5. Traditional and Folk Values

Ethnopharmacology is the study of medicinal plant use in specific cultural groups or the study of differences in response to drugs in different cultures [23]. About 90% of native people depend on the natural products of plant origin to treat several diseases [24]. With the knowledge of ethnopharmacology, the whole plant of H. indicum has been traditionally used in different folklore systems to cure several diseases in different countries over the world. In Bangladesh, the juice or decoction of leaves and roots of H. indicum is traditionally used in chicken pox, allergy, blood purification, swelling of the knees, joint pain, and severe itchy legs and also be used as an antidote to poisoning [12,2527]. In India, different parts of the herb, mainly leaves as a paste or beverage, are used on wounds, skin infections, ophthalmia, snakebite, and scorpion sting [28,29]. The decoction of both root and leaf is used to handle whooping cough in children in eastern Nicaragua [13].

The infusion of flowers at low doses is applied to regulate the menstrual cycle, while large doses for abortion by introducing into the vaginal cavity. In Jamaica, the flower infusion is used by females to treat menorrhagia, while in Senegal and the Philippines, it is used to treat kidney stone [9,10]. In the Philippines, the decoction of dried roots is drunk to encourage menses, while the seeds are used to heal wounds and treat cholera and malaria [30]. In African countries, it is reported that this plant is useful in treating malaria, dermatitis, abdominal pain, renal failure, and urinary infections [9,31,32]. In Thailand, the dried and powdered inflorescence (1 gm) mixed with milk or water is used for three days beginning with the fourth day of menses to yield permanent sterilization in females [33]. The whole plant is used to treat ringworm infection and counteract putrefaction in Malaysia, while the decoction of the whole plant is applied to treat gonorrhea in Burma [30]. The leaf juice is used to treat the stings and boils of scorpions and insect bites. On the other hand, the boiled juice with castor oil is used to treat mad dog bite infections [34]. Moreover, H. indicum is also used to treat rheumatism [35], ulcer, venereal disease, fever, sore throat, and sores in the rectum [36]. Traditional uses of H. indicum in different countries are summarized in Table 2.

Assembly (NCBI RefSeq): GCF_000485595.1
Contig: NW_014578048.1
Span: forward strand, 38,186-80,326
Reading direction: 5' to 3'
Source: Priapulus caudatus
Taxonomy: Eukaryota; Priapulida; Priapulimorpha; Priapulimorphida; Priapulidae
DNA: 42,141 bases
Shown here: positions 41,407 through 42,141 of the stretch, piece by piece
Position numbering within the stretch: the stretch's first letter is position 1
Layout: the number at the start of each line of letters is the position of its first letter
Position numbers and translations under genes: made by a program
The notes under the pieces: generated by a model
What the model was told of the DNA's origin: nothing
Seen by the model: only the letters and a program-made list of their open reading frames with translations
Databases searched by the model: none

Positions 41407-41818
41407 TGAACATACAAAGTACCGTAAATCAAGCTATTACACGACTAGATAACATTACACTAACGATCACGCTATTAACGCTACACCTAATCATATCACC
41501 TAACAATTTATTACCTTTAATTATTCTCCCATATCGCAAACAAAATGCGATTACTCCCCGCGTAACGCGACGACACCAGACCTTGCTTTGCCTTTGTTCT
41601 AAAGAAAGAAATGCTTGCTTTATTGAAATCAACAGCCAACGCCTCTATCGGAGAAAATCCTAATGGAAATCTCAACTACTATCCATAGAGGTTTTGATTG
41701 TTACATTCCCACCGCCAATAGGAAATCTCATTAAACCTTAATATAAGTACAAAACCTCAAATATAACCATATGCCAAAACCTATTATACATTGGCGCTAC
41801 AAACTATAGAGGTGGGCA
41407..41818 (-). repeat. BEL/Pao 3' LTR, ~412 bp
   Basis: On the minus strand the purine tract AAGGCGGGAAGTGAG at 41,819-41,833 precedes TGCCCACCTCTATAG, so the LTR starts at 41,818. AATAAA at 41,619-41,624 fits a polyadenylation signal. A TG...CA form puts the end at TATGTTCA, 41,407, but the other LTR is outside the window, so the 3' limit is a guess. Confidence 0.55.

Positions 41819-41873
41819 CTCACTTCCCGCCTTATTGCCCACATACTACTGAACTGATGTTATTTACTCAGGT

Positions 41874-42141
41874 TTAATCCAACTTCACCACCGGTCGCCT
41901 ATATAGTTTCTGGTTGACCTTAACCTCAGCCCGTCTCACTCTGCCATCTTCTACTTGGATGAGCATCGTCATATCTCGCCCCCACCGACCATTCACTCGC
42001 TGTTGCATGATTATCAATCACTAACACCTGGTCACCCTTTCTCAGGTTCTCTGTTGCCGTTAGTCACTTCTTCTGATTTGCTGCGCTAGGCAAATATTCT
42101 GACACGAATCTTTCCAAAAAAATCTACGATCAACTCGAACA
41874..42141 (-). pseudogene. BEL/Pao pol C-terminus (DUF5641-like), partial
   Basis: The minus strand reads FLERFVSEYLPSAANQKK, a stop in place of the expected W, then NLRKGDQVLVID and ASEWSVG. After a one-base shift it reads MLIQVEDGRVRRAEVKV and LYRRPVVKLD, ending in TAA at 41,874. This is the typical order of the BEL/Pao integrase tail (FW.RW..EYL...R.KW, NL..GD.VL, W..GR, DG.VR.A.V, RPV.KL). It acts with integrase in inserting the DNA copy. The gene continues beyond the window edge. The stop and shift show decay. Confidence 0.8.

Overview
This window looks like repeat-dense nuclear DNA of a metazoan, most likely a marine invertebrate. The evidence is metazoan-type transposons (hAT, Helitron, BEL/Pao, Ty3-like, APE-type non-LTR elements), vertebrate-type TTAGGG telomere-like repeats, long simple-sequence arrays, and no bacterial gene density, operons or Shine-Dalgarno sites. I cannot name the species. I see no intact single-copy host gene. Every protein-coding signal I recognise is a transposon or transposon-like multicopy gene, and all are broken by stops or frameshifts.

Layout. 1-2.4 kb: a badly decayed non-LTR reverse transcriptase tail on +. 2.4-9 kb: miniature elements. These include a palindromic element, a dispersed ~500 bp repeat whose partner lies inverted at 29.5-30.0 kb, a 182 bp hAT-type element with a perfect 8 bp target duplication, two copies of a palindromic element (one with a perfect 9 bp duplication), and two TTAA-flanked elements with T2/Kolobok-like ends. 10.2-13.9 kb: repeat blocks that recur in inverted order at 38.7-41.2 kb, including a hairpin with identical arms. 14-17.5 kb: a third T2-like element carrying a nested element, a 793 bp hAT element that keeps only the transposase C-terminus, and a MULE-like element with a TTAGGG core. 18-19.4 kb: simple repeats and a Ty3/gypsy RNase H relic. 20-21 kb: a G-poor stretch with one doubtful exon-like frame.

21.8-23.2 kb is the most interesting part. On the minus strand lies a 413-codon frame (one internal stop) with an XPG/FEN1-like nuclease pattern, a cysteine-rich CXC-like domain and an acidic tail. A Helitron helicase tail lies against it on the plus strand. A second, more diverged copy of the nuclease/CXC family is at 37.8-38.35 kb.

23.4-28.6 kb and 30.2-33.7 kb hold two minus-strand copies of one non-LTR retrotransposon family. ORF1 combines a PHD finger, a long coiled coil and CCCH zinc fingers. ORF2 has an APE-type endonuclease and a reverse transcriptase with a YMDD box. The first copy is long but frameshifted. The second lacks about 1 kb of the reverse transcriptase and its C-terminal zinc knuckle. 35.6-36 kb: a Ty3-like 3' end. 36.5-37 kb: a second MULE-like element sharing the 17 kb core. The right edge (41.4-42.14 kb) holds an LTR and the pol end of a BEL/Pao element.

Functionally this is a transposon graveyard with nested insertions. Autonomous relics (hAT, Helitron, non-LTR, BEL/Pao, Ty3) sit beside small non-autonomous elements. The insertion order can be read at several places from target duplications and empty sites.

CountryLocal namesTraditional use as or to treatPart(s) usedMode of administrationReference(s)

BangladeshHatisurAntidote to poisoningLeaves and stemDecoction of leaves and stems is administered orally.[12]
Swelling of knees, joint pain, and severe itching in legRootDecoction or maceration of the root is used through vocal order (VO).[25]
Chicken poxLeavesJuice of roots is taken orally.[26]
AllergyLeavesJuice of the leaf is taken orally.
Blood purification and infectionsRootJuice of roots is used both orally and topically.[27]
BrazilAguará-ciunhá-ac¸ú and jacuá-acangaSkin ulcers and burnsLeavesUnknown[19,37]
BeninKoklosoudènDystociaLeavesTrituration with water and drops in eyes[38]
FemalLeavesLeaf extract is filtered then applied through VO.
LeucorrhoeaWhole plantThe diluted juice is administered through VO.
SplenomegaliaLeavesUnknown
PsychosisLeaves and rootUnknown
Koclossoudinkpatcha (Fon)Internal infection and hypertensionStem and leavesDecoction of stems with leaves is applied through VO.[39]
CongoNot registeredStomach, fever, and eye lotionLeavesDecoction of fresh leaves with water that is taken 1 glass/day for 1 week.[40]
ColombiaRabo de alacrán and verbenaInternal parasitesLeavesDecoction of fresh leaves[41]
GuineaNasinko and hogghonhwanDiarrhea and febrifugeWhole plantDecoction of the whole plant[42]
AntisepticLeavesThe decoction of leaves is allowed to administer through vocal order.[43]
GhanaKɔmfemtikorɔPaludism and eye infectionsLeavesDecoction of leaves is used for 7 days.[44]
ConakryNot registeredFeverWhole plantDecoction of the whole plant[9]
Gabon(mo-)nyaka (w-)a mbumba (Eviya language)GingivitisLeavesGround leaves of H. indicum for local application[45]
IndiaNakkipooSnakebite and scorpion stingLeavesThe leaf juice is used by mixing with hot water.[29]
Indian heliotrope and hatisundhaWounds and skin infectionsWhole plantPaste of the whole plant is applied topically.[28]